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Rodolpho Carrasco spends much of his life building bridges. The son of Mexican immigrants, he is married to an African American. He began his college education at Biola University and completed it at Stanford. He is as likely to be invited to the White House as to a Sojourners planning meeting, to an emerging church consultation as to a conference at the free-market-oriented Acton Institute. He is a disciple of John Perkins, who called a generation of evangelicals to "relocation, reconciliation, and redistribution" in America's cities. Like his mentor, he has a restless mind and a passionate heart, both of which he has put at the service of some of America's poorest citizens as executive director of Harambee Christian Family Center in Pasadena, California. His answer to our question—How can followers of Christ be a counterculture for the common good?—probes the challenges faced by his generation of advocates for justice as they, and those they serve, come of age.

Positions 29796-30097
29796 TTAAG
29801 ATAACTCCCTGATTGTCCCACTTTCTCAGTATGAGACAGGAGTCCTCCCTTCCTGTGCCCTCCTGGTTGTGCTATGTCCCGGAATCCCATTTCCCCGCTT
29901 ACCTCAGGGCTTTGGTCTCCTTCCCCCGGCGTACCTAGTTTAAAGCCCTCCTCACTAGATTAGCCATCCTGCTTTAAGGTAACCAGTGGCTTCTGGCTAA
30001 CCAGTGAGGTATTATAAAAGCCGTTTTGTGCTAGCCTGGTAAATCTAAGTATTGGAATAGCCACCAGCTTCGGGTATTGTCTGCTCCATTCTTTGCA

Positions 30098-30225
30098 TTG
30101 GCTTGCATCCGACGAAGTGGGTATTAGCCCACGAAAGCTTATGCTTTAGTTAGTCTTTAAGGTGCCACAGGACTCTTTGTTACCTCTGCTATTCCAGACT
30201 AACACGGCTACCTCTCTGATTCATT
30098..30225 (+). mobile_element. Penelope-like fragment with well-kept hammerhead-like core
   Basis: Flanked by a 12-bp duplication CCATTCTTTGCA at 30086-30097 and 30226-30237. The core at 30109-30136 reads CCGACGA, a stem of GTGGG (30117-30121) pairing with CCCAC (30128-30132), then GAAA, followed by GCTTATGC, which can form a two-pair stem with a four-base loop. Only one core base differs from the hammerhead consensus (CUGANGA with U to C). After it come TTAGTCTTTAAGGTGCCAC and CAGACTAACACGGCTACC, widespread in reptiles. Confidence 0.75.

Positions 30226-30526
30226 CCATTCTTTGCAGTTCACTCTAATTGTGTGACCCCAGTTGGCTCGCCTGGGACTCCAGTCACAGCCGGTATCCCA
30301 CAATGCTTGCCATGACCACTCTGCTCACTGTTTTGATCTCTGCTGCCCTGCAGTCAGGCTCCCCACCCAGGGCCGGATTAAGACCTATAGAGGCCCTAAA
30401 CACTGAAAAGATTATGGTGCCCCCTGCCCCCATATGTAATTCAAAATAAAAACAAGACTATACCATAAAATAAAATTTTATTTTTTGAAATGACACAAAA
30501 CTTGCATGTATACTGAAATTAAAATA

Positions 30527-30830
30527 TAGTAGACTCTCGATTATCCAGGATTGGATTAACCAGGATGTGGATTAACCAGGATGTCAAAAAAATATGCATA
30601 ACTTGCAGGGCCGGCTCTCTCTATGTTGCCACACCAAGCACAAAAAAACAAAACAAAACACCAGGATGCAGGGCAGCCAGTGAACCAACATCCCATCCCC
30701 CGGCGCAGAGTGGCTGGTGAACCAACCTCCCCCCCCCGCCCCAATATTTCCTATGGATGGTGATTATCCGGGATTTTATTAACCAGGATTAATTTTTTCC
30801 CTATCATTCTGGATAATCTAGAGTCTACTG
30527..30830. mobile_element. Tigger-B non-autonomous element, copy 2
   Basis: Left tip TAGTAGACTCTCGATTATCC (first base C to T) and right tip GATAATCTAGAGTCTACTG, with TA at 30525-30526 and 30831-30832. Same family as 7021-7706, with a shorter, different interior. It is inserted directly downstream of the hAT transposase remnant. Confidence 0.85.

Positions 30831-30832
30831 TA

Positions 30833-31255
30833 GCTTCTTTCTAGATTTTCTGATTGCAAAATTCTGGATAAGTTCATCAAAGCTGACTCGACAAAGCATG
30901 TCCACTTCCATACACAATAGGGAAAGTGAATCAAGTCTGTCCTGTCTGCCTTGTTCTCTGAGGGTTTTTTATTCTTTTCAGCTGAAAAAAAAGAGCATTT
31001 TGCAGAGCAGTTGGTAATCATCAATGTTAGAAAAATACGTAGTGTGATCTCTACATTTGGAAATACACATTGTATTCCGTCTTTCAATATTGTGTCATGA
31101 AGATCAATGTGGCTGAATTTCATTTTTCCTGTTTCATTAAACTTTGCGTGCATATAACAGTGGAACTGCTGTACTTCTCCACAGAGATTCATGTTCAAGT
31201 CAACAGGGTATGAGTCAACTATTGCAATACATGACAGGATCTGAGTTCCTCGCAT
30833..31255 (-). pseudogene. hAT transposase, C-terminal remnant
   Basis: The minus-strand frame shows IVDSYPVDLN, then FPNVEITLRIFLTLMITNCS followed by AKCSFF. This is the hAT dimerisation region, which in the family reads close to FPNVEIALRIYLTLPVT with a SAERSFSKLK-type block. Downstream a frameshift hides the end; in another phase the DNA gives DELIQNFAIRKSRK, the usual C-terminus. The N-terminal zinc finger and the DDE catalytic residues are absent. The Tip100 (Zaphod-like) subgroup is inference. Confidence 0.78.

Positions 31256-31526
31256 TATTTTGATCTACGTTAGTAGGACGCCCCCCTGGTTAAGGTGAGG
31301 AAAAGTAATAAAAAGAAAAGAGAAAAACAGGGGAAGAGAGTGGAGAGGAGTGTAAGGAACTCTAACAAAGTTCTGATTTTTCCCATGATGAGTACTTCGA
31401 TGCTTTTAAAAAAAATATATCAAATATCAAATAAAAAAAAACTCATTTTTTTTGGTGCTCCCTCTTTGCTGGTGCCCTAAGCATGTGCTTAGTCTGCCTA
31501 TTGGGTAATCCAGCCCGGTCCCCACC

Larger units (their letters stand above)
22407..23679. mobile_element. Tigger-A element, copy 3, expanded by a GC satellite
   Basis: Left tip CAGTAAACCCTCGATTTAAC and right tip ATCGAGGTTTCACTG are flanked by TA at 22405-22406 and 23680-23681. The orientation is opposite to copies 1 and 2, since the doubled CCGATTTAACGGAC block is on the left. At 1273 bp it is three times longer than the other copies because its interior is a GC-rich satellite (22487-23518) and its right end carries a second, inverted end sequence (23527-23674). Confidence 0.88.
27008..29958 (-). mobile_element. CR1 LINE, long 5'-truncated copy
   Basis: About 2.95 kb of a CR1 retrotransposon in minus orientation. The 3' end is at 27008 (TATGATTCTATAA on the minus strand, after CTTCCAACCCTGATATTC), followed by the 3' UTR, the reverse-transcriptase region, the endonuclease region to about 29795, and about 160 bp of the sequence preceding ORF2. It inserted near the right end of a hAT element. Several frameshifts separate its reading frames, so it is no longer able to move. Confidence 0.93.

Sixteen years ago, I took my undergraduate degree and headed straight to the 'hood. Since then, I've lived one block from the corner of Howard and Navarro, an area that once had the highest daytime crime rate in Southern California. I've lived through the 1992 Rodney King riots, the 1996 welfare-reform bill, and the rise of compassionate conservatism. And I've lived through a small revolution in how Christians think about justice.

Not so long ago, evangelical Christians who served the poor often found themselves on the defensive among fellow believers. Now it's the rare church that doesn't engage in works of mercy and justice. Watching this evangelical wave of concern and action, I've been greatly encouraged. Yet as I listen to my fellow justice-impassioned ...

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February 2006

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